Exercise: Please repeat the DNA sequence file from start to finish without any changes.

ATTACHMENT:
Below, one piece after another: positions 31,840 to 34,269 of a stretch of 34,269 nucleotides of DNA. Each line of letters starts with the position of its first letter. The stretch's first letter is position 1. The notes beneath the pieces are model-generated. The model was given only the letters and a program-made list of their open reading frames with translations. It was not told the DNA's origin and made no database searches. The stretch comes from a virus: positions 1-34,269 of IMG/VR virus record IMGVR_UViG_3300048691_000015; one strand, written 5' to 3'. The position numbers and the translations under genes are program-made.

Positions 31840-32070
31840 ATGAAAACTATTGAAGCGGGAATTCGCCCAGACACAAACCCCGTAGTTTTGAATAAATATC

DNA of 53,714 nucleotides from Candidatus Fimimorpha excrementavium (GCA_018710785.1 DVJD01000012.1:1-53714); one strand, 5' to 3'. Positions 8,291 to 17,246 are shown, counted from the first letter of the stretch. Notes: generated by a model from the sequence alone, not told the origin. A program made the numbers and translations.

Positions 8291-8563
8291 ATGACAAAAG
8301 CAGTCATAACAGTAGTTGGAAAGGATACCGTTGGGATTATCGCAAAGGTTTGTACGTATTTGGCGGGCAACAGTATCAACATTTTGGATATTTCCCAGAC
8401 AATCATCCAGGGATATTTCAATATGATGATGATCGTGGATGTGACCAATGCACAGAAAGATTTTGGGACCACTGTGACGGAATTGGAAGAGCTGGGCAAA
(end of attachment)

Below, one piece after another: positions 31,840 to 34,269 of a stretch of 34,269 nucleotides of DNA. Each line of letters starts with the position of its first letter. The stretch's first letter is position 1. The notes beneath the pieces are model-generated. The model was given only the letters and a program-made list of their open reading frames with translations. It was not told the DNA's origin and made no database searches. The stretch comes from a virus: positions 1-34,269 of IMG/VR virus record IMGVR_UViG_3300048691_000015; one strand, written 5' to 3'. The position numbers and the translations under genes are program-made.

Positions 31840-32070
31840 ATGAAAACTATTGAAGCGGGAATTCGCCCAGACACAAACCCCGTAGTTTTGAATAAATATC

DNA of 53,714 nucleotides from Candidatus Fimimorpha excrementavium (GCA_018710785.1 DVJD01000012.1:1-53714); one strand, 5' to 3'. Positions 8,291 to 17,246 are shown, counted from the first letter of the stretch. Notes: generated by a model from the sequence alone, not told the origin. A program made the numbers and translations.

Positions 8291-8563
8291 ATGACAAAAG
8301 CAGTCATAACAGTAGTTGGAAAGGATACCGTTGGGATTATCGCAAAGGTTTGTACGTATTTGGCGGGCAACAGTATCAACATTTTGGATATTTCCCAGAC
8401 AATCATCCAGGGATATTTCAATATGATGATGATCGTGGATGTGACCAATGCACAGAAAGATTTTGGGACCACTGTGACGGAATTGGAAGAGCTGGGCAAA